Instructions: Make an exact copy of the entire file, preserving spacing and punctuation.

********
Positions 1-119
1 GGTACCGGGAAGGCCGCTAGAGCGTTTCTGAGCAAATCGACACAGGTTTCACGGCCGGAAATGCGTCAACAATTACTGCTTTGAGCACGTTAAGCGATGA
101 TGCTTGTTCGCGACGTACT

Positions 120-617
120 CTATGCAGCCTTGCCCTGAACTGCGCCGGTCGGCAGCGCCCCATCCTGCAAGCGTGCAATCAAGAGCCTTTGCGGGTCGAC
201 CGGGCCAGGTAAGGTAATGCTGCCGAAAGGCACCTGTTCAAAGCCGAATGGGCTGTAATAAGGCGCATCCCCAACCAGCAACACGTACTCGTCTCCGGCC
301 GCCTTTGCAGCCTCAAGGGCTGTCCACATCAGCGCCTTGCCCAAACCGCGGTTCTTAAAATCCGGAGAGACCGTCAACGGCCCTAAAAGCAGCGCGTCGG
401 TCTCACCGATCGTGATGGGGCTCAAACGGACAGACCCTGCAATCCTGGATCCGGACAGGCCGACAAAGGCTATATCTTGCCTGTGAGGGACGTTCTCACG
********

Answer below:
Positions 1-119
1 GGTACCGGGAAGGCCGCTAGAGCGTTTCTGAGCAAATCGACACAGGTTTCACGGCCGGAAATGCGTCAACAATTACTGCTTTGAGCACGTTAAGCGATGA
101 TGCTTGTTCGCGACGTACT

Positions 120-617
120 CTATGCAGCCTTGCCCTGAACTGCGCCGGTCGGCAGCGCCCCATCCTGCAAGCGTGCAATCAAGAGCCTTTGCGGGTCGAC
201 CGGGCCAGGTAAGGTAATGCTGCCGAAAGGCACCTGTTCAAAGCCGAATGGGCTGTAATAAGGCGCATCCCCAACCAGCAACACGTACTCGTCTCCGGCC
301 GCCTTTGCAGCCTCAAGGGCTGTCCACATCAGCGCCTTGCCCAAACCGCGGTTCTTAAAATCCGGAGAGACCGTCAACGGCCCTAAAAGCAGCGCGTCGG
401 TCTCACCGATCGTGATGGGGCTCAAACGGACAGACCCTGCAATCCTGGATCCGGACAGGCCGACAAAGGCTATATCTTGCCTGTGAGGGACGTTCTCACG